Sex, Class, and Culture

Indiana University Press
Bloomington, Indiana
Publication year

See the chapter titled "On Reading Trash": "Most of this essay will be focused on a contrast between the works of Jane Austen and those of Georgette Heyer" (202).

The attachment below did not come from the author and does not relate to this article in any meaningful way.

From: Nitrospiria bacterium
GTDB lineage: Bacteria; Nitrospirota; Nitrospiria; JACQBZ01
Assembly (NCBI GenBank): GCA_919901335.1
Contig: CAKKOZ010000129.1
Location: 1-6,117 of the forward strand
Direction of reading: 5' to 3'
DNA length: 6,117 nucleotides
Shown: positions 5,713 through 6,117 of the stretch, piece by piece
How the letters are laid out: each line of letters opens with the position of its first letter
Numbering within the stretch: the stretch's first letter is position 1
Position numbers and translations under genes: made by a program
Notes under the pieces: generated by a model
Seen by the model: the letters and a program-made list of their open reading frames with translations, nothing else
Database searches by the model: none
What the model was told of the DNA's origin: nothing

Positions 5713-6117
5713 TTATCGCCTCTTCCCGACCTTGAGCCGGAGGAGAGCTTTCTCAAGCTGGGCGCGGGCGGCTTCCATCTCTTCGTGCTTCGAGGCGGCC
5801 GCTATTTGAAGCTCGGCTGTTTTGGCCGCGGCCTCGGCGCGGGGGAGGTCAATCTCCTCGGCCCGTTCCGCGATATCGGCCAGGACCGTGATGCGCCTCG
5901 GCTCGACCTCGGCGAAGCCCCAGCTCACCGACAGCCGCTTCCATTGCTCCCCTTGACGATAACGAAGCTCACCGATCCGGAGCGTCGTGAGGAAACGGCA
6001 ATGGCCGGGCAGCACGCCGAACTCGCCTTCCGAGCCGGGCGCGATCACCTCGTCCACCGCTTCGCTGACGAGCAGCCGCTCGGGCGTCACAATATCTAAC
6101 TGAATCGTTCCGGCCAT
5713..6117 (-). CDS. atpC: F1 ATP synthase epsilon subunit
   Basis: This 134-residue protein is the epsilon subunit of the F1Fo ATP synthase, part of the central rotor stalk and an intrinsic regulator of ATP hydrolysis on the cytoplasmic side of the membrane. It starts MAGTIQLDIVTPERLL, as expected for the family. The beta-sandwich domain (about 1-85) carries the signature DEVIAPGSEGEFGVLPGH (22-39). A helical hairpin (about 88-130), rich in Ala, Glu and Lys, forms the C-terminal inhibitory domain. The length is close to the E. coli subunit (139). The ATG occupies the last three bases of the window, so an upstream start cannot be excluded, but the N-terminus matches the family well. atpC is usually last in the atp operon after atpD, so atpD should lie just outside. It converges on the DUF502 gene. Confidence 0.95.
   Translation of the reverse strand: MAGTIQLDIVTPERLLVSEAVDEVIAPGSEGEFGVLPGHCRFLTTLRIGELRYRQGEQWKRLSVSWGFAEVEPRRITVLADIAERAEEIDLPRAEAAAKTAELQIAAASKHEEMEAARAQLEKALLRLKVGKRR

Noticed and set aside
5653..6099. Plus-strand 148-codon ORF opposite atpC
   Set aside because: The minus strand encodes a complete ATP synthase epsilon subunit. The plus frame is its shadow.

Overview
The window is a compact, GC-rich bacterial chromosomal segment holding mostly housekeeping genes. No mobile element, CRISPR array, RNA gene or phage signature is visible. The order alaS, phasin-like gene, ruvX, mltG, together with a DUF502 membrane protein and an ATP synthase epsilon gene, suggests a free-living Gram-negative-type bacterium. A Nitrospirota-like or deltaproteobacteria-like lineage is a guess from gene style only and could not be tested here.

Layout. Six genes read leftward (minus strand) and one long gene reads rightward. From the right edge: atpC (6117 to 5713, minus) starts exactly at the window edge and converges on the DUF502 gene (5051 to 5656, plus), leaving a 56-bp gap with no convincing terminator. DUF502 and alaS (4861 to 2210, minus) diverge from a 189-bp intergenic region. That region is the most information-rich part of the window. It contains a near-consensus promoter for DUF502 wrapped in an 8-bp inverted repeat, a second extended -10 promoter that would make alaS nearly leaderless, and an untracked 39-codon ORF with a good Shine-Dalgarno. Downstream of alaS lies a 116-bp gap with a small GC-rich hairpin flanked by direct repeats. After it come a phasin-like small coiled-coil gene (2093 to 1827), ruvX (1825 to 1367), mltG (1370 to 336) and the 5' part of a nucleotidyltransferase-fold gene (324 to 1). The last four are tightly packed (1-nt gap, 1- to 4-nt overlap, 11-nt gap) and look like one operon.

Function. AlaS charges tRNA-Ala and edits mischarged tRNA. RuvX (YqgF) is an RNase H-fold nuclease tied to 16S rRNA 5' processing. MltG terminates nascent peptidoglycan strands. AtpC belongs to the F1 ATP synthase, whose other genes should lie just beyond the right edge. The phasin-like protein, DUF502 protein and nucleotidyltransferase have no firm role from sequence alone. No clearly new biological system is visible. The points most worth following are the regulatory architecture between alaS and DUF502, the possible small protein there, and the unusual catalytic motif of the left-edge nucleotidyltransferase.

If it is possible to read Jane Austen for the same reasons one reads Georgette Heyer, then coming to understand what makes it possible suggests some conclusions about what women read and why. In both its high and its popular avatars, this sort of novel centers on the private concerns of women, domestic, marital, and personal. [...] Both novelists [...] are saying that the personal *matters* [...]. At the same time, the import of historical fiction for women is to reinforce the notion that the public world, however much its vicissitudes may influence women's lives, is always at one remove from women. (221)


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